The Dark-Thirty: Southern Tales of the Supernatural
The Dark-Thirty: Southern Tales of the Supernatural

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Annotation: A collection of ghost stories with African-American themes, designed to be told during the Dark Thirty--the half hour before sunset--when ghosts seem all too believable.
Catalog Number: #68178
Format: Perma-Bound Edition
All Formats: Search
Common Core/STEAM: Common Core Common Core
Copyright Date: 1992
Edition Date: 2001
Illustrator: Pinkney, J. Brian,
Pages: 166 pages
Availability: Available
ISBN: Publisher: 0-679-89006-8 Perma-Bound: 0-605-01164-8
ISBN 13: Publisher: 978-0-679-89006-5 Perma-Bound: 978-0-605-01164-9
Dewey: Fic
LCCN: 92003021
Dimensions: 20 cm.
Language: English
Reviews:
ALA Booklist
McKissack identifies these 10 tales as "original stories rooted in African American history and the oral storytelling tradition." She prefaces each with a short introduction explaining the historical incident or custom from which it grew--for example, slavery, belief in a psychic ability known as "the sight," or the Montgomery, Alabama, bus boycott that began in 1955. The most successful of the stories have the structure and style of traditional folktales as well as the shiver-up-the-back feeling of "real" ghost stories. In "Justice," an innocent black man lynched by the Klan comes back to haunt the man who engineered his death; the sad tale of "The Woman in the Snow" shows prejudice and cruelty overcome; and in the semi-autobiographical story "The Chicken Coop Monster," a young girl becomes secure in the knowledge that love casts out fear. An accessible collection on a popular topic, easy to booktalk to a wide range of readers. (Reviewed Dec. 15, 1992)
Horn Book
A collection of original stories rooted in African-American history and the tradition of oral storytelling spans the period from slavery to the civil-rights era. Pinkney's scratchboard artwork adds the right amount of tension and apprehension to this collection that is great for reading aloud. Winner of the 1993 Coretta Scott King Award and a 1993 Newbery Honor book.
Kirkus Reviews
McKissack invites readers to gather in the ``dark-thirty''- -the eerie half hour when dusk darkens to night—for ten shivery tales inspired by African-American folklore and history. The historical links are especially potent: in the ``The Legend of Pin Oak,'' a free mulatto and his family escape re-enslavement by leaping from a cliff; in ``We Organized''—written in free verse and based on an actual narrative—a cruel owner is forced by magic to free his slaves. An African-American lynched by the KKK, and another left by a white bus-driver to freeze to death, return to haunt their tormentors; when a dying Pullman porter hears ``The 11:59,'' he knows it's time to go. Each tale is told in a simple, lucid style, embellished by a few deftly inserted macabre details and by one of Pinkney's dramatic, swirling scratchboard illustrations. A fine collection that teaches as it entertains. (Fiction. 10-13)"
Publishers Weekly
In these stories--""""haunting in both senses of the word,"""" said PW's starred review--ghosts exact vengeance for lynchings, and slaves use ancient magic to ensure their freedom; historical backdrops run from the Underground Railroad to 1960s activism. Ages 8-up. (Dec.)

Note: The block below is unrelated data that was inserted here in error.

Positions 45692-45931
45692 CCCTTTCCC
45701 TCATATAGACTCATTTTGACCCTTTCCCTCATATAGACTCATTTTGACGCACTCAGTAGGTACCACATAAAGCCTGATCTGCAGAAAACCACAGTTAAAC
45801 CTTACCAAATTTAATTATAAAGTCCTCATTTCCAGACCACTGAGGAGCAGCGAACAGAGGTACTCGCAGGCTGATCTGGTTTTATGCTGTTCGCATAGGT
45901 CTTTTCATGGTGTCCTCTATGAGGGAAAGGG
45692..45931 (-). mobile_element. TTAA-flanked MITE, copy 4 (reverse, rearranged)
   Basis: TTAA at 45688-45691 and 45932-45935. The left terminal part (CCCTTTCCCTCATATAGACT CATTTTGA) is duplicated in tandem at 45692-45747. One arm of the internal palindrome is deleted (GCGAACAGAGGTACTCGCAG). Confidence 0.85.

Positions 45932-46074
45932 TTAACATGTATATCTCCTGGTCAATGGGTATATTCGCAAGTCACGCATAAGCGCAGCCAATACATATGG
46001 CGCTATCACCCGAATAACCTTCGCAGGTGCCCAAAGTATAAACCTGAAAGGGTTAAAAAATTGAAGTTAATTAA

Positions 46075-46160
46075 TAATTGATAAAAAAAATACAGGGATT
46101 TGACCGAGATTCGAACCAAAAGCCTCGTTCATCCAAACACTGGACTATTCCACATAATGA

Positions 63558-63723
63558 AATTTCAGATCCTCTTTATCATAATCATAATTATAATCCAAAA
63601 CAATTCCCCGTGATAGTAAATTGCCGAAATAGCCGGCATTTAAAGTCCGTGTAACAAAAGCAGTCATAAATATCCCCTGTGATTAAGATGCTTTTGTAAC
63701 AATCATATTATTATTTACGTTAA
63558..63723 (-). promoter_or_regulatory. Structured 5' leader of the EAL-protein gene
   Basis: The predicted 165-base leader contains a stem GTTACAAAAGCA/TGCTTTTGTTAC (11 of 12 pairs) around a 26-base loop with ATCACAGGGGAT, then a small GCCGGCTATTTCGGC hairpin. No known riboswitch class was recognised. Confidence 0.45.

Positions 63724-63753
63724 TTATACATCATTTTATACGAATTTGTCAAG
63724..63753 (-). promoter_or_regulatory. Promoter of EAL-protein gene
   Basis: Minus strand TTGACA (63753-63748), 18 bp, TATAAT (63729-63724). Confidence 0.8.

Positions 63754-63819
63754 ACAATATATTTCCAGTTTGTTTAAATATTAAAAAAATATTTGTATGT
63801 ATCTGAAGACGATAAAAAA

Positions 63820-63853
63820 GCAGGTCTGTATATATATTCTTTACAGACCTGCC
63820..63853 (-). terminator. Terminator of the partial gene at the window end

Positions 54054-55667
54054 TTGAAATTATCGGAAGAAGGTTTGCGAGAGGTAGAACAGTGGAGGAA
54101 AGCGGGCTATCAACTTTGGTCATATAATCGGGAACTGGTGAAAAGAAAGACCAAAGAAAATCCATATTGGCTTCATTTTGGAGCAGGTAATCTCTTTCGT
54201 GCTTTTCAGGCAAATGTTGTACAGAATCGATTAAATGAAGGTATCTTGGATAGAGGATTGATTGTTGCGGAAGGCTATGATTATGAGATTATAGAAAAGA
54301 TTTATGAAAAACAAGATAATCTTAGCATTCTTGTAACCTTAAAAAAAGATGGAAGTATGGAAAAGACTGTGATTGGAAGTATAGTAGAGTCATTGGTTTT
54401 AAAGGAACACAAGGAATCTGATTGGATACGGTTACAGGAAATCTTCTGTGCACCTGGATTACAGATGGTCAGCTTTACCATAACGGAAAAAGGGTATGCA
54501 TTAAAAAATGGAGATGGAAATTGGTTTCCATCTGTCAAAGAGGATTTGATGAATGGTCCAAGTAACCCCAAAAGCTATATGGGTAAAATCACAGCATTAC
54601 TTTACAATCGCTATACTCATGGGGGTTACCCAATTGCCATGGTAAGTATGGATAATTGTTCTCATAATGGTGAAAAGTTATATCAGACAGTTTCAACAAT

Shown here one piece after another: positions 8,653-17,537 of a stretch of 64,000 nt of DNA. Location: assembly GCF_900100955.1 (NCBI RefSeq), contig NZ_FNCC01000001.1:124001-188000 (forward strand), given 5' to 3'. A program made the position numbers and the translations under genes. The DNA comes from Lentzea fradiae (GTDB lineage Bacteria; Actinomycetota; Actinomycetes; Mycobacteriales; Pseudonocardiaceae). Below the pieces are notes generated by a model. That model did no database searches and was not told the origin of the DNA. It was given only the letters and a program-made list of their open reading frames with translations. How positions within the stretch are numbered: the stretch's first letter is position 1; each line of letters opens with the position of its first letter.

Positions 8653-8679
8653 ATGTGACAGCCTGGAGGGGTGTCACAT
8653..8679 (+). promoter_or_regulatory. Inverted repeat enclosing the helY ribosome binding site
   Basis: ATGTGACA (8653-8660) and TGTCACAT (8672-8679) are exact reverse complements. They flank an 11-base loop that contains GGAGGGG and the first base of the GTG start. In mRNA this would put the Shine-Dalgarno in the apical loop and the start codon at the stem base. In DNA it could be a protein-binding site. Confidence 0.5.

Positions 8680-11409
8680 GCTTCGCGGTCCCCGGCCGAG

School Library Journal Starred Review
Gr 4 Up-- Ten original stories, all with a foundation in African-American history or culture. Some are straight ghost stories, many of which are wonderfully spooky and all of which have well-woven narratives. There is a tale from slavery times; a story set among the Brotherhood of Sleeping Car Porters; and one from the 1940s segregated South, in which a black man's ghost brings revenge upon the white klansman who murdered him. Strong characterizations are superbly drawn in a few words. The atmosphere of each selection is skillfully developed and sustained to the very end. Pinkney's stark scratch-board illustrations evoke an eerie mood, which heightens the suspense of each tale. This is a stellar collection for both public and school libraries looking for absorbing books to hook young readers. Storytellers also will find it a goldmine. --Kay McPherson, Central Atlanta-Fulton Public Library, GA
Word Count: 29,227
Reading Level: 4.6
Interest Level: 4-7
Accelerated Reader: reading level: 4.6 / points: 4.0 / quiz: 7855 / grade: Middle Grades
Reading Counts!: reading level:6.9 / points:6.0 / quiz:Q02813
Lexile: 730L
Guided Reading Level: R
Fountas & Pinnell: R

This Newbery Honor Book and Coretta Scott King Award Winner from beloved author Patricia McKissack offers a “stellar collection” of “ten original stories, all with a foundation in African-American history or culture” (School Library Journal).
 
In that special half-hour of twilight—the dark-thirty—there are stories to be told. Mesmerizing and breathtakingly original, these tales are inspired by African American history and range from the time of slavery to the civil rights era. With her extraordinary gift for suspense, Patricia C. McKissack has created a heart-stopping collection of lasting value, a book not quickly forgotten.
 
An ALA Notable Children’s Book
An NCSS-CBC Notable Children’s Trade Book in the Field of Social Studies
An IRA Teachers’ Choice

The legend of pin oak
We organized
Justice
The 11:59
The sight
The woman in the snow
The conjure brother
Boo Mama
The gingi
The chicken-coop monster.

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